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Researchers at Pennsylvania State University have been exploring alternative methods of producing a fuel for military jet aircraft. Most of this work has focused on processing a coal-tar derivative with a low-value intermediate produced during petroleum refining. More recently, they have been exploring a process that uses a mixture of solid coal and decant oil to produce a combination of liquid fuels and coke. At the request of the Air Force, RAND Project AIR FORCE examined market constraints associated with the feedstocks or the coke by-products. RAND found that the limited availability of coal tar and decant oil and limited marketability, as high-value products, of the coke co-products would severely constrain jet fuel production from these process concepts. The report recommends ceasing all work directed at process concepts dependent on coal tar or large amounts of decant oil. This includes terminating planned pilot-scale operations. A more-productive alternative is laboratory research directed at identifying opportunities in which pyrolysis might improve the prospects for liquid fuels production from coal or biomass.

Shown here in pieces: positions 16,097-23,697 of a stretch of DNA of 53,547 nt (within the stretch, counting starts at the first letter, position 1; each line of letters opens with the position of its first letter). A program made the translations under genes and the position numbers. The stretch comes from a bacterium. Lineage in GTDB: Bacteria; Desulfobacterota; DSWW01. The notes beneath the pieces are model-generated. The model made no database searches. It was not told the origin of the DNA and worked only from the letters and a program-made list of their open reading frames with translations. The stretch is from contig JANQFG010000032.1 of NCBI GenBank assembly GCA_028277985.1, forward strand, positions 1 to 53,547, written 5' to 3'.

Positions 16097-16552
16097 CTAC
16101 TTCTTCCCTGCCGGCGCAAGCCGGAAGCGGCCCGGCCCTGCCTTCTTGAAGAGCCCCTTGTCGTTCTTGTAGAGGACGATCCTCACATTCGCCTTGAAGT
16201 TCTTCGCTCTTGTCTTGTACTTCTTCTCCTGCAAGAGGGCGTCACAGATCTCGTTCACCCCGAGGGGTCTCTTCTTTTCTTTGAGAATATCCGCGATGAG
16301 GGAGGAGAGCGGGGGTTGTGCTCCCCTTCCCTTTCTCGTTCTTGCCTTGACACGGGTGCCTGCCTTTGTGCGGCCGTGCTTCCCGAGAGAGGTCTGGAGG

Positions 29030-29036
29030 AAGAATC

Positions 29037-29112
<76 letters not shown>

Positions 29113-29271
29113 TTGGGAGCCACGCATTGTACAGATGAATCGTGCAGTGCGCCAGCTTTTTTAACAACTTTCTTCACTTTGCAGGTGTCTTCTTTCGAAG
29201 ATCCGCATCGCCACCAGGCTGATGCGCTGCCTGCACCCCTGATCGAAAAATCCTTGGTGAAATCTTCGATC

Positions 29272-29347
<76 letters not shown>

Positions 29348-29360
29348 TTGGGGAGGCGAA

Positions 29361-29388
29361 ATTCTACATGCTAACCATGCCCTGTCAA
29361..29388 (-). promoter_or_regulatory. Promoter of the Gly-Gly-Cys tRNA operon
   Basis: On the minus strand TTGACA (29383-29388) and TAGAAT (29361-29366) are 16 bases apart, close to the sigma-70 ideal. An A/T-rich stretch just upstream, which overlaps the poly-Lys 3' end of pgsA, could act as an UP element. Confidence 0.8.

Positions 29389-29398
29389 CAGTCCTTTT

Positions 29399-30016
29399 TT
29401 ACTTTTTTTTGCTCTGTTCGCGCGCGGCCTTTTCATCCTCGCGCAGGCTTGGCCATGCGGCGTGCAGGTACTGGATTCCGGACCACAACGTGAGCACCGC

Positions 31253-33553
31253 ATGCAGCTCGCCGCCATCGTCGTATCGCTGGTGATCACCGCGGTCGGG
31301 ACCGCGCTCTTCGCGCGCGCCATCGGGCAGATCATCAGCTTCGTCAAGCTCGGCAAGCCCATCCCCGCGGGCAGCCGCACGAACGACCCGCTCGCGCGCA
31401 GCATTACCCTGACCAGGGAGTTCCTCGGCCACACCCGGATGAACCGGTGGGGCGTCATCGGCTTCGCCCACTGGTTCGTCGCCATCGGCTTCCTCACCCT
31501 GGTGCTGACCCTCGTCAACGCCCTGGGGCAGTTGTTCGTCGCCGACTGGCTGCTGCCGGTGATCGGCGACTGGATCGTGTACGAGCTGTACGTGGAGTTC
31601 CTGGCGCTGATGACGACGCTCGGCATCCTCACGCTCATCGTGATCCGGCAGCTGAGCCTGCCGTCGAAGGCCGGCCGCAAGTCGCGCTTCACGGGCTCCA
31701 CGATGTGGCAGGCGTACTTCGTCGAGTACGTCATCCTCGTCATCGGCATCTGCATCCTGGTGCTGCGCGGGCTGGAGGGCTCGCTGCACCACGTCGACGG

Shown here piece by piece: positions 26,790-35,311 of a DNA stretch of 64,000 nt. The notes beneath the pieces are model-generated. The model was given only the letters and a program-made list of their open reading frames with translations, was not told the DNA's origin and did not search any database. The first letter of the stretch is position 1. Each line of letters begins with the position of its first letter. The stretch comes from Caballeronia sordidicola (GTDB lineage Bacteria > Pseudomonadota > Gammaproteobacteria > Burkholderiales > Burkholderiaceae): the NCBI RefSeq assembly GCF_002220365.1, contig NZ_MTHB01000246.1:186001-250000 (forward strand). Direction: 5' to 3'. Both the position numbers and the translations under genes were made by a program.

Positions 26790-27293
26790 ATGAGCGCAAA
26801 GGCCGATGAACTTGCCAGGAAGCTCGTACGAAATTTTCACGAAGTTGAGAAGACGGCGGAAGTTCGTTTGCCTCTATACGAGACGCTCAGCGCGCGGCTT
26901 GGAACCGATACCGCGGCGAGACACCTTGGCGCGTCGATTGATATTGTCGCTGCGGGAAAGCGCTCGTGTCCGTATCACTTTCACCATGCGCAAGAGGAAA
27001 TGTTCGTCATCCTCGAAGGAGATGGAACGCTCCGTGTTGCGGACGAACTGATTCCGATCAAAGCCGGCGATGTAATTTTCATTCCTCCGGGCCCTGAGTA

Table of Contents

  • Chapter One

    Introduction

  • Chapter Two

    Analysis of Production Constraints

  • Chapter Three

    Findings and Recommendations

Research conducted by

The research reported here was sponsored by the United States Air Force and conducted by RAND Project AIR FORCE.

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